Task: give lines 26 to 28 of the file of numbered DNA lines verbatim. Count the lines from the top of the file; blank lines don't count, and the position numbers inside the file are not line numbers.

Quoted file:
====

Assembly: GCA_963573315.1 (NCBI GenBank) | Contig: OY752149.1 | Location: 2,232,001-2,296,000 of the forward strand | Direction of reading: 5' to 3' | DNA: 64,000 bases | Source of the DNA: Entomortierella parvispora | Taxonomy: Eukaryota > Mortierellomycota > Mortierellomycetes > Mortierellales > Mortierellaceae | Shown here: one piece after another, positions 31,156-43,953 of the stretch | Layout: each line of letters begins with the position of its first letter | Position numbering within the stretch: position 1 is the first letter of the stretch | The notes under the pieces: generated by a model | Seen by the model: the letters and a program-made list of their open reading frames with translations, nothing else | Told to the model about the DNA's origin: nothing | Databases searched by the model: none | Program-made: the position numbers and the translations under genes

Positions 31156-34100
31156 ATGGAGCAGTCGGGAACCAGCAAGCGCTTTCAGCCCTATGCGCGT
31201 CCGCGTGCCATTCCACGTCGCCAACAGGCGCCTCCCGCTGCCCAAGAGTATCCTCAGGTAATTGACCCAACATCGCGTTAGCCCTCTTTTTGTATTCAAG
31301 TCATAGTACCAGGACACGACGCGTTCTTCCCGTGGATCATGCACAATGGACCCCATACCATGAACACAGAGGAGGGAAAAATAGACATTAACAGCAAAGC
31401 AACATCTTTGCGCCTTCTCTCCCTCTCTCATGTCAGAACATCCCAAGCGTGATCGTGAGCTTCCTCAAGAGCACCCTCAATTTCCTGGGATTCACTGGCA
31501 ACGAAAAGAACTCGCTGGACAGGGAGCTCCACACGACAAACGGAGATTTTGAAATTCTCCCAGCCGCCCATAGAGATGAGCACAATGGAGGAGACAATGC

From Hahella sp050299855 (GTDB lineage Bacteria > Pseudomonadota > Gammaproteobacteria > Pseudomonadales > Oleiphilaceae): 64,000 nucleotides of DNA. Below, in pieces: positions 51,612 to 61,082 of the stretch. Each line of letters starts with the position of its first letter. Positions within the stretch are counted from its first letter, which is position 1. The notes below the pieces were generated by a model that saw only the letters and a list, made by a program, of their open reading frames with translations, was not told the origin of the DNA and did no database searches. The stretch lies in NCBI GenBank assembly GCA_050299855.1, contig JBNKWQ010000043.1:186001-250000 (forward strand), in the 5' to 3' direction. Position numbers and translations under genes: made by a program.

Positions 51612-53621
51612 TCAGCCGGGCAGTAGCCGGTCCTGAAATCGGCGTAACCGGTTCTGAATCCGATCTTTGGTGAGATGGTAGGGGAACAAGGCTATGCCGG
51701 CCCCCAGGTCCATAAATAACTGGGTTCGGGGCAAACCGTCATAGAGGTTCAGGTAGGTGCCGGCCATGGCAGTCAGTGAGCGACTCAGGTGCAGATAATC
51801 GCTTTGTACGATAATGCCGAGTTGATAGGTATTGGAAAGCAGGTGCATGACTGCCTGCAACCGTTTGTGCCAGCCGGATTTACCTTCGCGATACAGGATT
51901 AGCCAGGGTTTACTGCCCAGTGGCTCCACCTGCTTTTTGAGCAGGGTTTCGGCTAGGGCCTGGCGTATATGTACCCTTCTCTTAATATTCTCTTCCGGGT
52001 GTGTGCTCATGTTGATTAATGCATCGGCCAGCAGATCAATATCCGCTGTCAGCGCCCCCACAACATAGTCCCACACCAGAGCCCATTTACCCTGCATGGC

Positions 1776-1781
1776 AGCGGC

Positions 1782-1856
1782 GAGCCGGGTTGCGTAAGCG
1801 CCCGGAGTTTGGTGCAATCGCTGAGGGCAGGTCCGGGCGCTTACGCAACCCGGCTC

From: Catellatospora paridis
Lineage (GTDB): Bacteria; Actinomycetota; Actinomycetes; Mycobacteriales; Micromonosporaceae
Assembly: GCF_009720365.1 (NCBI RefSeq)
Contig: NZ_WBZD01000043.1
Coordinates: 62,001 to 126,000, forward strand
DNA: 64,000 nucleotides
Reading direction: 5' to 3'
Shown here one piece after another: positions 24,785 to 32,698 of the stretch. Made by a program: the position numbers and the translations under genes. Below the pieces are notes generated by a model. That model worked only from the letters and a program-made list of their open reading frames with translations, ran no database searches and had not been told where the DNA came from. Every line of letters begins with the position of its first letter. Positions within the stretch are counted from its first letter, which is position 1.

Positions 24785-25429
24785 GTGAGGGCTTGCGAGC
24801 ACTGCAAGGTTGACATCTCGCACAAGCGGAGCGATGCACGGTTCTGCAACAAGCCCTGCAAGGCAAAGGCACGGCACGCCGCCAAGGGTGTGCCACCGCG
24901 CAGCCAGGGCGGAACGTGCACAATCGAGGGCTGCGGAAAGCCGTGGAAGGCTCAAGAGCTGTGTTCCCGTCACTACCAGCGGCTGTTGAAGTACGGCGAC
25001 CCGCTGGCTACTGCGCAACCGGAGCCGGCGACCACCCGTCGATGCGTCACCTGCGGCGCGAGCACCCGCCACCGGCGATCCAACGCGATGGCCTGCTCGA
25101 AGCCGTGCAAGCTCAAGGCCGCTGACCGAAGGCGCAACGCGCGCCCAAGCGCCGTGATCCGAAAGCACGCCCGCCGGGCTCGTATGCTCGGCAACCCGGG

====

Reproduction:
Reading direction: 5' to 3'
Shown here one piece after another: positions 24,785 to 32,698 of the stretch. Made by a program: the position numbers and the translations under genes. Below the pieces are notes generated by a model. That model worked only from the letters and a program-made list of their open reading frames with translations, ran no database searches and had not been told where the DNA came from. Every line of letters begins with the position of its first letter. Positions within the stretch are counted from its first letter, which is position 1.

Positions 24785-25429